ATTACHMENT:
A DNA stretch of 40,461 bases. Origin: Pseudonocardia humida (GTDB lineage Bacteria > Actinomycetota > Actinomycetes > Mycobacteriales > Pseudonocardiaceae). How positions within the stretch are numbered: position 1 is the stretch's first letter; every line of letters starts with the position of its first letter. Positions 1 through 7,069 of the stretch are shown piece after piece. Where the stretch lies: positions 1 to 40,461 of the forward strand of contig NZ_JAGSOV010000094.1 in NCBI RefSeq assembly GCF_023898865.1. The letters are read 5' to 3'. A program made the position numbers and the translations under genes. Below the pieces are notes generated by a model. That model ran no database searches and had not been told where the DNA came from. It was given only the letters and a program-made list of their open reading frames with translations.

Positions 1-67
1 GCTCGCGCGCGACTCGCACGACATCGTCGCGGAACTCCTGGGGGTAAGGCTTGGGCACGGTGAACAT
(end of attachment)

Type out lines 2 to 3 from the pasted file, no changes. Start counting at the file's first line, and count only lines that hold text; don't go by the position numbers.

Positions 1-67
1 GCTCGCGCGCGACTCGCACGACATCGTCGCGGAACTCCTGGGGGTAAGGCTTGGGCACGGTGAACAT